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patkim

Vaio Laptop overheating?

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I have VPCYB15AG Netbook, over 4 years old. This summer for the first time I have noticed higher than usual heating along the left side air vents and beneath. Is there anything that can be done about it? System monitoring apps show around 70 C (158 F)  CPU temperature.

 

Could this be happening as the laptop is now old?  Is it easy to open the back panel (I have those screwdrivers)   and clean the CPU heat sink, apply thermal paste etc for Y series laptop?

 

Thanks.

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Sorry but this problem is not Vaio although many Vaios and other laptop models have it from time to time.

Almost certainly some software component is running 100% cpu (or at least all of one core in a multiple core processor  eg 25% in a 4-core).

The only sensible way to find this is with process explorer (a free download from Microsoft at www.sysinternals.com). Once you've isolated the process and if possible killed it then you can try to figure out how to fix the problem. I would be checking things like printer drivers (HP in particular)  and Skype.

In essence what usually causes this is poor or misconfigured software attempting to poll a non working or non existent device. Its just possible malware is involved but not very likely.

Good luck!

 

 

 

 

 

 

 

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Hello,

I had this problem with my Acer laptop, often my laptop was automatic shut down because the temperature was almost 100 degrees C, the cause appeared to be too much dust in the inside. I used a vacuum cleaner on all the ventilation openings to remove the dust as much as possible. This worked very well fo me, the problem did not return.

I use Speedfan to control the fan speed and this program shows also the CPU usage and shows the temperatures of the cores and hdd's and so on.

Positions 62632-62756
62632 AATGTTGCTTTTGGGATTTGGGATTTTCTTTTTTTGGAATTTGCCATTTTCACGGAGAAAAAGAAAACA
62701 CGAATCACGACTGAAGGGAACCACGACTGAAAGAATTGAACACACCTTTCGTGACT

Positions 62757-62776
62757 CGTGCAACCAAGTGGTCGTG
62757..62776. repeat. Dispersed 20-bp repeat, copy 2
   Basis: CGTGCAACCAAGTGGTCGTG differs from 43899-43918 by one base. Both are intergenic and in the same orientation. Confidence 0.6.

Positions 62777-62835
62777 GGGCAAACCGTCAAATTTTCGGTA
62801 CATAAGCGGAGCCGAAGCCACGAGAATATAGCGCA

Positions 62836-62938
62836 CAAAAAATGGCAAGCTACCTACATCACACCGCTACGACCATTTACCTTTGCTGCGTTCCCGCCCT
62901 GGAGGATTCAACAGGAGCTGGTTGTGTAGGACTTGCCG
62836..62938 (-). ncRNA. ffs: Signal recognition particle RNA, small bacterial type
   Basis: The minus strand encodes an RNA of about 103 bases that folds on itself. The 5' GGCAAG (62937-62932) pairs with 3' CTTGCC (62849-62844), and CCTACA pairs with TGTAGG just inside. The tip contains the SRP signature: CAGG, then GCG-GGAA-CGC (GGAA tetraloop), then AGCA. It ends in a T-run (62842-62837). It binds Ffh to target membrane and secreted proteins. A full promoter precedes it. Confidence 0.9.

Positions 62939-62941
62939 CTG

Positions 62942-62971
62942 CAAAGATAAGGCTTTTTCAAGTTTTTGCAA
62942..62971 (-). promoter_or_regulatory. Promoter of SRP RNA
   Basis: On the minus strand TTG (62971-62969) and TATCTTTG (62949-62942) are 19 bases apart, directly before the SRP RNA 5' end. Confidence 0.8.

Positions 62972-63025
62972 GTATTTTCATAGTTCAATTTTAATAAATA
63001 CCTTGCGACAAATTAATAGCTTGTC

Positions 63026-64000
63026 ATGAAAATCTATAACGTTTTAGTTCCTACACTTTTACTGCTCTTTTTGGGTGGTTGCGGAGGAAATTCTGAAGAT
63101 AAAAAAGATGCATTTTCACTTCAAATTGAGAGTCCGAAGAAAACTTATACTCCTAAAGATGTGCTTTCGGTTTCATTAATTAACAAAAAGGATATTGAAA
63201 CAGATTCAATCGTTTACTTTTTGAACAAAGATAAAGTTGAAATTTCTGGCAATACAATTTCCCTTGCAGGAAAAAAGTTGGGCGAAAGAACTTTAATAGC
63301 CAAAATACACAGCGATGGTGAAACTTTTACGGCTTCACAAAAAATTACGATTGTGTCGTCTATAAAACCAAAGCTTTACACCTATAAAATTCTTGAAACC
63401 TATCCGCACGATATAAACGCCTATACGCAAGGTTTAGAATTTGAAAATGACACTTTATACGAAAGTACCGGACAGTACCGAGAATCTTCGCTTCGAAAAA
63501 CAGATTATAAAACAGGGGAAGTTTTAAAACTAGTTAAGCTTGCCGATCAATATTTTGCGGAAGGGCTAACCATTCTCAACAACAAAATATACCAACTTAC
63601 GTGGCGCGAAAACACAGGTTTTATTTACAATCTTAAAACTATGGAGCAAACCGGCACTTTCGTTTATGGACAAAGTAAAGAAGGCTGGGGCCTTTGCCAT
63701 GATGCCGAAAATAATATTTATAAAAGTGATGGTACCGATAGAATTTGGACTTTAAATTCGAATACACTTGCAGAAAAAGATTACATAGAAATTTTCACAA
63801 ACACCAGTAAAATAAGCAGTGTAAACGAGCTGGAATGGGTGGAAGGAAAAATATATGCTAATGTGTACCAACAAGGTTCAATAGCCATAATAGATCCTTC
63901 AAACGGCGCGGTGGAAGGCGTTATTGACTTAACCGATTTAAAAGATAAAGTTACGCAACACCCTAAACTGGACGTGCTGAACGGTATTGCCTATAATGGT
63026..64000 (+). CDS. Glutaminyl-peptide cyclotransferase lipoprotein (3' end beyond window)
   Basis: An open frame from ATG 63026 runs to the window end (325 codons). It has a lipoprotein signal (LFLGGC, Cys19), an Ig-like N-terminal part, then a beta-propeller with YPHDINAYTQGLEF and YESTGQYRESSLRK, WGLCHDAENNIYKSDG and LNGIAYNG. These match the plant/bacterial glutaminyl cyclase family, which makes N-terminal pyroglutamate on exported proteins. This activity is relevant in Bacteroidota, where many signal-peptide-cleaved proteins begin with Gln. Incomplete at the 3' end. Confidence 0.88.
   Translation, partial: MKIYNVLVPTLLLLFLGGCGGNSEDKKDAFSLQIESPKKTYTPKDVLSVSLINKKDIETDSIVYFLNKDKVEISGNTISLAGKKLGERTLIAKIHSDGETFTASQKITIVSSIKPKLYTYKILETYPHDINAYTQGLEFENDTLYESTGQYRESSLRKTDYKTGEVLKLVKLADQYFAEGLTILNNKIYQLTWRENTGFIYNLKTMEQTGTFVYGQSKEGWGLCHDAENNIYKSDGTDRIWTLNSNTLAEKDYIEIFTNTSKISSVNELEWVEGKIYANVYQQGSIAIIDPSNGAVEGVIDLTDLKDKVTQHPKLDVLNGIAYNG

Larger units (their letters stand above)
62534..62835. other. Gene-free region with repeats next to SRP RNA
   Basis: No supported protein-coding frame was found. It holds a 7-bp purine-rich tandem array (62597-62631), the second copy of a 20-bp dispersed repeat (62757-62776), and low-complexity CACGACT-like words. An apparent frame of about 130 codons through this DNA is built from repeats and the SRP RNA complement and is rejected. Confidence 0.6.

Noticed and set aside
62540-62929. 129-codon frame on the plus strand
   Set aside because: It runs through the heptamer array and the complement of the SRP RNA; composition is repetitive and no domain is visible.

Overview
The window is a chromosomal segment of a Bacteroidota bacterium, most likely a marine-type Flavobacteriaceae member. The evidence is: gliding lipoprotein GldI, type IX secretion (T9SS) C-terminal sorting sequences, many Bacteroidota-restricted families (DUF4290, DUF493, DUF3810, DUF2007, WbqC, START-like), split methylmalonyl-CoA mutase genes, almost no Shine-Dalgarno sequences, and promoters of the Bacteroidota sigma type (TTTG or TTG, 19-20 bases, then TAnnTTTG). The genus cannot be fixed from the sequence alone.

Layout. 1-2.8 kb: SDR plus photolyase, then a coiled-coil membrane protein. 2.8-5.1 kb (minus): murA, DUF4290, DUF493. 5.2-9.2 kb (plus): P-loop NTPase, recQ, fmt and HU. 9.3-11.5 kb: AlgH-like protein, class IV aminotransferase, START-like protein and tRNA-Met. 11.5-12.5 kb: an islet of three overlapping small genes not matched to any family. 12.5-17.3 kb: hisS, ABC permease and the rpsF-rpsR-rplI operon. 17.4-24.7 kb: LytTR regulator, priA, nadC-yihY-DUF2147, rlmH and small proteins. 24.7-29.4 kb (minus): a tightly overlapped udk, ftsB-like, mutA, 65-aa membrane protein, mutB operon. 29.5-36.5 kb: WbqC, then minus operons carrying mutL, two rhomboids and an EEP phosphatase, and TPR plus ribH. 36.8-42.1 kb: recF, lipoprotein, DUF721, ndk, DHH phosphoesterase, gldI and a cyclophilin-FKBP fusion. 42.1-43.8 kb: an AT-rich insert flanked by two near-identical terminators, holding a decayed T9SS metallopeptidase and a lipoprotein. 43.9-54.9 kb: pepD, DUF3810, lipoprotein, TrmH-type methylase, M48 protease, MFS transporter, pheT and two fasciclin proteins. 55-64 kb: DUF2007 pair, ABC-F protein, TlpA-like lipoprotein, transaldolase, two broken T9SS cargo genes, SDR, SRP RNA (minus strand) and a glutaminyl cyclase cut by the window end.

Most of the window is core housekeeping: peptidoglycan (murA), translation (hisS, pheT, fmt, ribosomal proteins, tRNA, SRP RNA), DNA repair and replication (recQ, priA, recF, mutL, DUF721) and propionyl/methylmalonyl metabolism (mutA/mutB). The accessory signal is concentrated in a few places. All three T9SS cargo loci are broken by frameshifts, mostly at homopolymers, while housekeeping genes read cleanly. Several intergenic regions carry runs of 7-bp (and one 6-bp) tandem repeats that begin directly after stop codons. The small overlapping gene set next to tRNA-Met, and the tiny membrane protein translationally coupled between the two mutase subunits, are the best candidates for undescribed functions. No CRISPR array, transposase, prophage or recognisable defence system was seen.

You can download this free program from www.almico.com/speedfan.php

I hope this helps.

Jan

 

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Jan, I'm impressed. Somewhat sceptical, but impressed nonetheless.

I want OP to be sure he doesn't wreck the machine by the process of opening it up when it actually might still be software. Many devices get ruined because the person opening them has not got the correct directions.

So i would recommend chasing down exactly when this happens. Eg if you get heating when windows has not even booted yet, then the hardware issue may be important. Another thing that may be wrong is that the CPU fan has failed and there is no cooling. Can you hear the fan and can you feel any warm air being expelled? On my IBM laptop I was able to buy a replacement fan unit. On desktop machines, I always end up taking the fan apart and putting one drop of bicycle oil in the bearing. YMMV.

But I would start by running as little software as possible and seeing if it heats up. You might pause the boot sequence for example.

If you find it ONLY heats up when you boot all the way into Windows, then you need to consider the software issues. BEFORE disassembling the machine.

So both Jan and I may be right, or one only, or neither..... sorry to say.

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I didn't open my laptop, I know the danger of doing that, I used the vacuum cleaner through the ventilation-openings at the bottomside of the laptop, from the outside, and set the vacuum cleaner as strong as possible, so no danger at all.

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